Other Matters

Prenuptial Agreements

A prenuptial agreement, known as a binding financial agreement, assists individuals entering a marriage or de facto relationship determine the division of property and assets if a divorce or separation occurs. Although it can be uncomfortable to introduce the idea of a prenuptial agreement with your partner, it is the best time to consider your financial position in the event of separation while your relationship is going well and you can effectively and openly communicate with your loved one.

A prenuptial agreement must involve:

  • Both parties making a full disclosure of their individual assets and liabilities prior to the agreement being signed;
  • Be between parties who have received independent legal advice by a legal practitioner prior to signing; and
  • Be provided to the party with enough time for them to review and fully consider the terms of the agreement.

If you would like to learn more about prenuptial agreements or would like one of our experienced lawyers to prepare a prenuptial agreement on your behalf, feel free to contact Dettmann Phair Lawyers to book a consultation over email, phone, or via our website.

Grandparent’s Rights

Grandparents can play a very important role in the lives of their grandchildren and the law recognises this, even after the children’s parents have separated. Provided that it is in their best interests, a child has the right to spend time and communicate with their parents and other people important to them, such as grandparents. When determining the best interests of the child, the court will consider factors including:

  • The need to protect the child physical or psychological harm;
  • The benefit of the child having a meaningful relationship with their grandparents;
  • The nature of the relationship the child already has with their grandparents;
  • The ability of the grandparents to provide for the child’s emotional and intellectual needs;
  • The likely effect on the child’s usual activities; and
  • The child’s wishes, if the child is mature enough.

Dettmann Phair Lawyers represent grandparents and parents in custody matters with sensitivity and professionalism. Please do not hesitate to contact us over email, phone, or via our website to seek out advice today.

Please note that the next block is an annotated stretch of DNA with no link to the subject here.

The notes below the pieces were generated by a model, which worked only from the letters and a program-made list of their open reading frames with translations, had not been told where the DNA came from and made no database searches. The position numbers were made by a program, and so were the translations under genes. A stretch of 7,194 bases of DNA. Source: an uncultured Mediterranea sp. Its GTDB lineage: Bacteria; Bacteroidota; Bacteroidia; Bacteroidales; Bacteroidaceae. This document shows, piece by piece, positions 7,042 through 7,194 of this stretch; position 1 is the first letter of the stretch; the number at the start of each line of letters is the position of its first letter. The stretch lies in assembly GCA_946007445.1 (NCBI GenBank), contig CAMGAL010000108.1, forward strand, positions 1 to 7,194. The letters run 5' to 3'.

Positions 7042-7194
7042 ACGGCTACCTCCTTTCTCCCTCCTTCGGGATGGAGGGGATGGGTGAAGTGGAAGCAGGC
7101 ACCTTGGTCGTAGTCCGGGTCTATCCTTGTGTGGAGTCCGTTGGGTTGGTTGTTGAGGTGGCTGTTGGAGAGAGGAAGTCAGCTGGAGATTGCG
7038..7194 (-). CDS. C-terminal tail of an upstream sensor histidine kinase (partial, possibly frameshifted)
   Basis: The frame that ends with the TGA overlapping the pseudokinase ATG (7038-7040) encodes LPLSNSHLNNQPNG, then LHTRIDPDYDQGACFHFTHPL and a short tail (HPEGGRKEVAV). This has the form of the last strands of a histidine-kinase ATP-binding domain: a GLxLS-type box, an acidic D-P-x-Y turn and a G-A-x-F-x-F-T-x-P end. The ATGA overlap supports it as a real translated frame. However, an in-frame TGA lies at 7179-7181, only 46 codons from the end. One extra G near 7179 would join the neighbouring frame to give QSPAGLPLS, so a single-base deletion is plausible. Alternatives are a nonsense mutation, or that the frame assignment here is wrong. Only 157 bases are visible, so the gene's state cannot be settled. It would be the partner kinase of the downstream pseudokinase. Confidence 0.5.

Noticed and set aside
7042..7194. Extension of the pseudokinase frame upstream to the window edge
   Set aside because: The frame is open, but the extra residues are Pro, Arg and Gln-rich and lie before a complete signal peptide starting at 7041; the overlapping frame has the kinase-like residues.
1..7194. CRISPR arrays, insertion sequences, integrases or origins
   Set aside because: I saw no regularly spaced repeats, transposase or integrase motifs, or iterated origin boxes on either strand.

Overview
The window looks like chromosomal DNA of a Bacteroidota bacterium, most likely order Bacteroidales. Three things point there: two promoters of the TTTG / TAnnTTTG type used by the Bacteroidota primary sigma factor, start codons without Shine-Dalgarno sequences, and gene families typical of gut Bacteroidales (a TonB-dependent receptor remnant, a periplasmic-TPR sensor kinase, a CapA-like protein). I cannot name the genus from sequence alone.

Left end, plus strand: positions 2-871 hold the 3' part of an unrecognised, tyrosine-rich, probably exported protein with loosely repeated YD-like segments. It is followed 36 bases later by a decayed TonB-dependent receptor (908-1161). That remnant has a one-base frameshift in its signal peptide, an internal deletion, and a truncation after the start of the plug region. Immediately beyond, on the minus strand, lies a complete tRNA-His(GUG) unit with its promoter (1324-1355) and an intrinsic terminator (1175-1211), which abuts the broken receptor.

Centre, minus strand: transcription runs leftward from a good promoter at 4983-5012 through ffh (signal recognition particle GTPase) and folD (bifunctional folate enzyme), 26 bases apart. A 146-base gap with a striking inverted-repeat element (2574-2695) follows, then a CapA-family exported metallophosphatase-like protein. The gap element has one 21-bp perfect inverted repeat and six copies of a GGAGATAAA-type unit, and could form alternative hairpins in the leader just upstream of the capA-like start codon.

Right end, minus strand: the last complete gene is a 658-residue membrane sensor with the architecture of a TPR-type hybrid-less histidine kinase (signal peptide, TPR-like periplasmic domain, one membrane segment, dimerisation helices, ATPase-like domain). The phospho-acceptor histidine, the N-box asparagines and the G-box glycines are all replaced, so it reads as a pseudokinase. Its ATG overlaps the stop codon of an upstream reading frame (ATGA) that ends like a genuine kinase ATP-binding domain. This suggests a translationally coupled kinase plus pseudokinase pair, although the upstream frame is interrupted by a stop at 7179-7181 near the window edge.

Spousal Maintenance

Spousal maintenance is the financial support of a spouse to either a marriage or a de facto relationship. The party seeking financial support must be able to show that they require maintenance, are unable to support themselves adequately and that the other spouse has the capacity to pay spousal maintenance. That being said, the court will consider several factors when deciding whether to award spousal maintenance including:

  • The length of the marriage of de facto relationship
  • The difference between the spouse’s income
  • Whether there are children and if so, which souse the children live with
  • The age and health of each spouse
  • Whether one spouse gave up career opportunities during the marriage or de facto relationship
  • Each spouse’s ability to earn an income and acquire assets in the future
  • The standard of living enjoyed during the marriage or de facto relationship

A spouse to a marriage can apply for maintenance any time after separation however must apply within 12 months of a divorce order being made unless leave is granted. A spouse to a de facto relationship can apply for maintenance within two years after separation and cannot apply for an extension of time.
Dettmann Phair Lawyers represents spouses both applying for and defending spousal maintenance applications. To schedule a consultation with our specialist accredited family lawyer, feel free to contact Dettmann Phair Lawyers over email, phone, or via our website.


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